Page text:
Hi, Just returned from ferry crossing from Hull to Rotterdam, absolute nightmare, the straps provided were new but too short, all the bikes were kept together in a section wide enough for one car, they then had straps running from one side to the other with buckles on for your straps to fasten to, the problem being when you hook your straps into the cross straps, no matter how tight you make them, there is still slack in the cross strap, also other bikes use the same cross straps as well, so if theirs goes over, so does yours, the bikes are also parked in twos, giving no room to work on putting your straps on, one guy had his mirror knocked off, I had to wait until the guy behind, moved his bike before I could undo my straps.

I made sure that I purchased long straps for the trip back, and made sure that my bike was central, on its side stand, in 1st gear, with one supplied strap on the cross strap, and my four straps directly into the deck.
Not ideal, Ill be using the tunnel again from now on !
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Old 7 May 2013
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I must say that the only concern I've ever had on ferry crossings ( mainly Dover Calais) is to be sure my "neighbours" strap their bikes properly too !

I hang around and just watch what they do Just in case they haven't done it before............Then offer my advice and a piece of string if needed Side stand / First gear / fix brake. Would be a bad start or finish to a trip if my bike gets dropped on by another

Saw one guy put his bright shiny bike away from all the others and strap it on centre stand all the while shouting some "vernacular street expletives " mainly about not wanting his mates bikes falling in his.
It was down on our return.

Had he not used so much foul stuff on a crowded deck maybe I may have suggested it was better another way. To remove the "tar effect" many others and myself were no doubt given, I helped a lady carry her bag up the stairs.
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  #11  
Old 7 May 2013
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Thanks for the useful report from the Hull-Rotterdam route Tony. That doesn't sound a sensible arrangement at all. Best to take your own strap I think.

Quote:
Originally Posted by ajmac View Post
it doesnt matter how rough the sea gets you can sleep soundly and be ready for the offski on arrival bright as a button......
....... not if you've got sea-legs as wobbly as mine.....!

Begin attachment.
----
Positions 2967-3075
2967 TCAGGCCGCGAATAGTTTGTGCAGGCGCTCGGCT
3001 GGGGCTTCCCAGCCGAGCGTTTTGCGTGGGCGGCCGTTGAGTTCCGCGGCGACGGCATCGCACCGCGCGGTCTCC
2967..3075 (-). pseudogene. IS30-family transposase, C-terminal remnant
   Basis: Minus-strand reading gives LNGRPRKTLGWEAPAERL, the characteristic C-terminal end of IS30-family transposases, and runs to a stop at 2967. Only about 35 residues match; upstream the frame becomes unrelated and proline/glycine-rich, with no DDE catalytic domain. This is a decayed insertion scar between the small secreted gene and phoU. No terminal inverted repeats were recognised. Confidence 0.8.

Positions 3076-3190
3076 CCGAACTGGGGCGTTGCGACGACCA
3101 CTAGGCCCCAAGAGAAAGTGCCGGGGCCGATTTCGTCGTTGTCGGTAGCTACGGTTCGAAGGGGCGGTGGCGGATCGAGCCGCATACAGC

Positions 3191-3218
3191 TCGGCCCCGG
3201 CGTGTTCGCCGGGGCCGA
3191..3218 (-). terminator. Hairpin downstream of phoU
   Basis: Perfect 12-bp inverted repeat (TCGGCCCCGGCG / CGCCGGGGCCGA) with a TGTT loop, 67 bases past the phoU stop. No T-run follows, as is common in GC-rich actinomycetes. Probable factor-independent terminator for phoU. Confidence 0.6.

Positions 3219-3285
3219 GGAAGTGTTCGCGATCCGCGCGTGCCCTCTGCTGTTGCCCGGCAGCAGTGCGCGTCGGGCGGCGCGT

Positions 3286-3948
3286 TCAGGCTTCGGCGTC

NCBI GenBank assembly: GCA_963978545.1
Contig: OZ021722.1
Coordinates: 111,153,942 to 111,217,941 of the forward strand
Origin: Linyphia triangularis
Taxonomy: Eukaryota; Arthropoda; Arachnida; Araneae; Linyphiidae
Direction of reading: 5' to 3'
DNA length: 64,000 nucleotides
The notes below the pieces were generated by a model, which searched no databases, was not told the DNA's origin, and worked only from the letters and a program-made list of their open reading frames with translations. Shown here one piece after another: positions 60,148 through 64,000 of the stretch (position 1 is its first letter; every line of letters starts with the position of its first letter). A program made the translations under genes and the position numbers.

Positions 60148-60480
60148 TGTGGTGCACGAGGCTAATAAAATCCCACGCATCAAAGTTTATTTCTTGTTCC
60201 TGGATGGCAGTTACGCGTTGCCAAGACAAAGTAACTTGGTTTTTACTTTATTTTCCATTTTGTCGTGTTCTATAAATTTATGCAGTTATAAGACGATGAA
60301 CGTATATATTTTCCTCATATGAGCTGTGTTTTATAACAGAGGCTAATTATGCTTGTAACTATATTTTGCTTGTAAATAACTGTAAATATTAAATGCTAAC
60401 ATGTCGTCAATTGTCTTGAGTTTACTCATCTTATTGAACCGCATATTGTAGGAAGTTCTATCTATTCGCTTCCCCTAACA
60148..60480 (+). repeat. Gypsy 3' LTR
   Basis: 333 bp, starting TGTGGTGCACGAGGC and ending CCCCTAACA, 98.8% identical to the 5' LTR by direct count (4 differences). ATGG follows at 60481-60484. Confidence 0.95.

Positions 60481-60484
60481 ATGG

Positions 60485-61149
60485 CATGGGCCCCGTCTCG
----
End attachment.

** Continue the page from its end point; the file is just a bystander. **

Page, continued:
Had some pretty bad crossings but never a problem with the bike or any neighbour's. There'll alway be help if you're unsure.

Anyone remember the Isle of Man cattle steamers of the 60s? King Orry, Ben-my-Chree, Mona’s Isle?
All the bikes were parked 5 or 6 abreast in the gangways, leaning up against stout timber doors along the in-board side of the gangway. For each brace of bikes the crew would tie a rope to the outside footrest of the outer-most bike, stretch it over the seats of the other bikes and tie it to a huge handle on the door.
On the doors was proudly stencilled, in large letters, the word 'Lifejackets'......

What used to worry me was not so much the state of the sea, but the shaking of the engines. On one crossing, sunny and warm, we sat on large bench seats which were up-turned life-rafts, out in the open on an upper deck. The vibration was so bad it was impossible to sit stationary on the bench. However much you held on you were propelled along the bench until one-by-one we all fell off the end, pushed there by the vibration. (Definitely not by the )
But at least we were free to wander along the gangways to check our bikes weren't heading towards the railings.

IIRC there were a fair number of bikes damaged on the crossings each year.
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  #12  
Old 7 May 2013
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Quote:
Originally Posted by Endurodude View Post
I've NEVER had any of the ferry operators strap my bike,
Ditto, more or less, in that I can't remember when that used to happen on the various UK ferries (and I have used most of them over the years); some time "back in the days" it did used to be done by the ferry staff.
I suspect that the ferry companies have switched the insurance aspect onto the traveller - it would be interesting to know if anyone has had a claim for damage to a bike met by one, or other, of the ferry companies.

Apart from that, every time I have asked the deckhands about the centre stand Vs side stand option the answer has always been "3 points of contact with the water/oil covered steel deck are better two" i.e. go for the side stand.